Marseilles, after Paris and Lyons, Marseilles is France’s 3rd largest city; it has been a major trading center and port since ancient times. Greeks from Phocaea, the first outsiders to arrive in Provence, originally settled Marseilles. It has both prospered and been ransacked over the ages. It has strong military connections, home of the French air force’s flying school and the French Foreign Legion. So many revolutionaries marched from here to Paris in 1792, that the Hymn of that army became the French national anthem, La Marseillaise. Although predominantly an industrial city it sits within deserted mountainous countryside and boasts a shoreline of mostly untouched jagged inlets and sandy shores. Recently it has undergone many improvements to draw visitors to its heart, we were surprised and delighted by the ‘Vieux Port’, both it vibrancy and attractiveness, we will be sure to return!

What I have been up to in the last few days

Well the wonderful, ‘Love Actually Moment’ happened on arrival but was not nearly so wonderful yesterday back at the Terminal in Marseille Airport! However both the house and Uzès were met with a great deal more enthusiasm than just smiles and grins despite the 20-hour journey to get here, quite a result!!

More perched villages and Roman cities have been visited in the meantime, (see my following blog). My intrepid travelling partner, daughter is safely
returned to Bristol, my first French lesson has been completed; the gentle French professeur could not be more patient or encouraging! As a result I have a dinner rendezvous with one of my classmates tonight. An American lady who went to UCLA, is the world shrinking by the day?!!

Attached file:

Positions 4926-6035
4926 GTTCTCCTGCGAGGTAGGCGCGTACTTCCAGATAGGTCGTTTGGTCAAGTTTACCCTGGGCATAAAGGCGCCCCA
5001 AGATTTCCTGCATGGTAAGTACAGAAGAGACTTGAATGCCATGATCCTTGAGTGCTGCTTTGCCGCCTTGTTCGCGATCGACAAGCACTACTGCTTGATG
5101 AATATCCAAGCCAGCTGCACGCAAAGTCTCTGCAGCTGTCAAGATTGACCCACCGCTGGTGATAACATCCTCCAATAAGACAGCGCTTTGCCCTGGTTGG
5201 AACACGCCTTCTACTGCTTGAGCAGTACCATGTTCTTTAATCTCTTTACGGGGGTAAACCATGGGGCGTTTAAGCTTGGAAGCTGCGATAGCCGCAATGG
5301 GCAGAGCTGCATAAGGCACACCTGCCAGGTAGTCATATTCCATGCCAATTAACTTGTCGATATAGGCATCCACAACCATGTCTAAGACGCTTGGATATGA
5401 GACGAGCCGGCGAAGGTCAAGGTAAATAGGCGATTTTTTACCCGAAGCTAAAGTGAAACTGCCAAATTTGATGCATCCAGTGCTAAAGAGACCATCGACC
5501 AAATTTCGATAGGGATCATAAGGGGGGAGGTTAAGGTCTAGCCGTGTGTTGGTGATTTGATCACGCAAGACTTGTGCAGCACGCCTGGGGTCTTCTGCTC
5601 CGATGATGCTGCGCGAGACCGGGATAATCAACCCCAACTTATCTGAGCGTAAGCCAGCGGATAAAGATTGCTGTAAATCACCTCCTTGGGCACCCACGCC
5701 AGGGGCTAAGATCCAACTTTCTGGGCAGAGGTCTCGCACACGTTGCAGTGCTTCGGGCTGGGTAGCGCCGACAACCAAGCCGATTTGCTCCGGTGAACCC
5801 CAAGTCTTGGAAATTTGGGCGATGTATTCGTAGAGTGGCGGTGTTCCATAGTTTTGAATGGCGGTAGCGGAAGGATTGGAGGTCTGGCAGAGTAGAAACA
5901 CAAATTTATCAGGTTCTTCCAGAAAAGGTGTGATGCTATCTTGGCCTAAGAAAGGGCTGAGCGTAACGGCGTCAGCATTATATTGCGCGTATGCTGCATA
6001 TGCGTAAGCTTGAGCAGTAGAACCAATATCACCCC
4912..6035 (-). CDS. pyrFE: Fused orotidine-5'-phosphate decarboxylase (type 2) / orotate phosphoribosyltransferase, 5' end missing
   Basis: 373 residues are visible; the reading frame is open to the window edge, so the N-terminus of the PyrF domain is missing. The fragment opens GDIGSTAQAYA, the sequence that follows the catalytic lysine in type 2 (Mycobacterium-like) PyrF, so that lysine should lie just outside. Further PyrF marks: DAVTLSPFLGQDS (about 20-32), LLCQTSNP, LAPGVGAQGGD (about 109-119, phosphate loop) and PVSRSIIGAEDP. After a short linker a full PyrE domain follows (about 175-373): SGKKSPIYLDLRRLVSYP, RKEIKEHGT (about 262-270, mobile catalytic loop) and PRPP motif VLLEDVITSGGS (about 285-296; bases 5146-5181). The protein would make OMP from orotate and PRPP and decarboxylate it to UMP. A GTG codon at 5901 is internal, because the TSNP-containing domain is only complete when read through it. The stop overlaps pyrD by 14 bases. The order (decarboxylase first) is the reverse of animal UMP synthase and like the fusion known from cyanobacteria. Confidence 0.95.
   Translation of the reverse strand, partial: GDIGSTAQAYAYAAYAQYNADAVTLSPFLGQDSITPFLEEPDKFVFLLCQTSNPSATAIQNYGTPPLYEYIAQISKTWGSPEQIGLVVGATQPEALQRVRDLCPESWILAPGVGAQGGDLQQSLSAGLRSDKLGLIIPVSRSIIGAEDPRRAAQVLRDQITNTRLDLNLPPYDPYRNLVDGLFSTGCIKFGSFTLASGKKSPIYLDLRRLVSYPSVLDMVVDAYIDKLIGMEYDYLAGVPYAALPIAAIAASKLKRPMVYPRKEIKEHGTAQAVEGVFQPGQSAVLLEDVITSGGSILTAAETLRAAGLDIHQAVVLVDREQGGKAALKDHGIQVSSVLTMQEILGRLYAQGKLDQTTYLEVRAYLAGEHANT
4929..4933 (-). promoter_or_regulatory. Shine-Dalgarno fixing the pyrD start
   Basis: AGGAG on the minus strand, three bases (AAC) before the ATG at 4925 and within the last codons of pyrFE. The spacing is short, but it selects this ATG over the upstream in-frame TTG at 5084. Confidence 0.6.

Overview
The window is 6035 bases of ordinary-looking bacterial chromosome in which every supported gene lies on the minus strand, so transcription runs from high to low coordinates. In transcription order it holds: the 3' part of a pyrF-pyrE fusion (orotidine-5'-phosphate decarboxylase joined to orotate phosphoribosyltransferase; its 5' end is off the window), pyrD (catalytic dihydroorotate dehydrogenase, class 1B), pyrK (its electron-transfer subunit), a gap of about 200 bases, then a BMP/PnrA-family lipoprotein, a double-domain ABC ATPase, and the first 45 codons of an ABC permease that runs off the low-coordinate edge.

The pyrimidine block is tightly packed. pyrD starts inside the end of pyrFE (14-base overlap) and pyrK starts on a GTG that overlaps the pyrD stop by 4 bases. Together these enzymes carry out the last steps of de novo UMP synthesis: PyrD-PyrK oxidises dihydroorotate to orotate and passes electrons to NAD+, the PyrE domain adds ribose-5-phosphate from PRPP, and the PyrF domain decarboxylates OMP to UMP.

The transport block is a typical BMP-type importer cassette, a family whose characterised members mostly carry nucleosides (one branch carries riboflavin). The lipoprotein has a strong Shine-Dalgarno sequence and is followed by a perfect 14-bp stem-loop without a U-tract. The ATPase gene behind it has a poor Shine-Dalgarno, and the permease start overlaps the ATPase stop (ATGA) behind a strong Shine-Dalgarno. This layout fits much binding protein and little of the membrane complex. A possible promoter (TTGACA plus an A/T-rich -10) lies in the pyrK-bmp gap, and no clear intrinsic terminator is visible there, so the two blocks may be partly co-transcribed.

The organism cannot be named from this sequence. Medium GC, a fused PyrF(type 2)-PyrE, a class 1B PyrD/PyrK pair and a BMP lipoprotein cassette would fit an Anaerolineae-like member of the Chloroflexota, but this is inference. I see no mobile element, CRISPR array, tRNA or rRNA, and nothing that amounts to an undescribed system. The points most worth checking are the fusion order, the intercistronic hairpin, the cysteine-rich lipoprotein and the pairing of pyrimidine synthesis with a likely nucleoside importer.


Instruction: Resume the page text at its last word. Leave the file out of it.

So now I am here alone and wondering how did this come about? I have no words to define my love of this area. The ancient cobbled streets, the worn stone buildings, the faded shutters, the vineyards and olive groves, the azure sky, things that reach out to my soul but why am I here, miles from all I love and alone and freezing!!! This total uncharacteristic chill is like nothing I have ever experienced.  The Mistral, blowing at 80 miles an hour is fierce, unrelenting and angry. Fountains and rivers are  frozen, animals shudder in the fields and no one goes outside unless they have to. That said ‘le soleil brille’ and determined market stallholders are not dissuaded from delivering their abundance in the Uzès Saturday Market.

Much diminished than in summer, but still overflowing with local produce and the tempting smells of roasting chickens, cheeses and my favourite, wine from the local convent, made by the nuns who smile benevolently at all who pass, their habits whipping around their legs as they proudly see to all

their very many clientele! The best goat cheese is to be found from a virtually toothless, smiling man with hairy ears (a name bestowed by our house manager!) who grins and nods and wraps his delicacies carefully in white paper before reaching out with worn ‘Fagin hands’ for his 5 euros!

Today I had a little break through as I walked determinedly and briskly through town. In the 3 shops I visited no one replied to me in English and although on at least one occasion I received a response which was completely incomprehensible to me, I nodded and smiled “Ahh Oui’ and if they thought I was a nutter they actually made me feel like a local! Not that I looked like one, with 2 North Face fleeces, a bright fuchsia pink headband, Oakley sunglasses and a pashmina wound tightly about me!!! I also experienced the delights of parallel parking on a busy street. I guess I am rubbish at it. It seems that unless you can maneuver into space on a sixpence ‘tres rapidement’ then you are toast! Not too much of ‘la patience’ in evidence, but at least it gets me warmed up…well hot and bothered anyway!!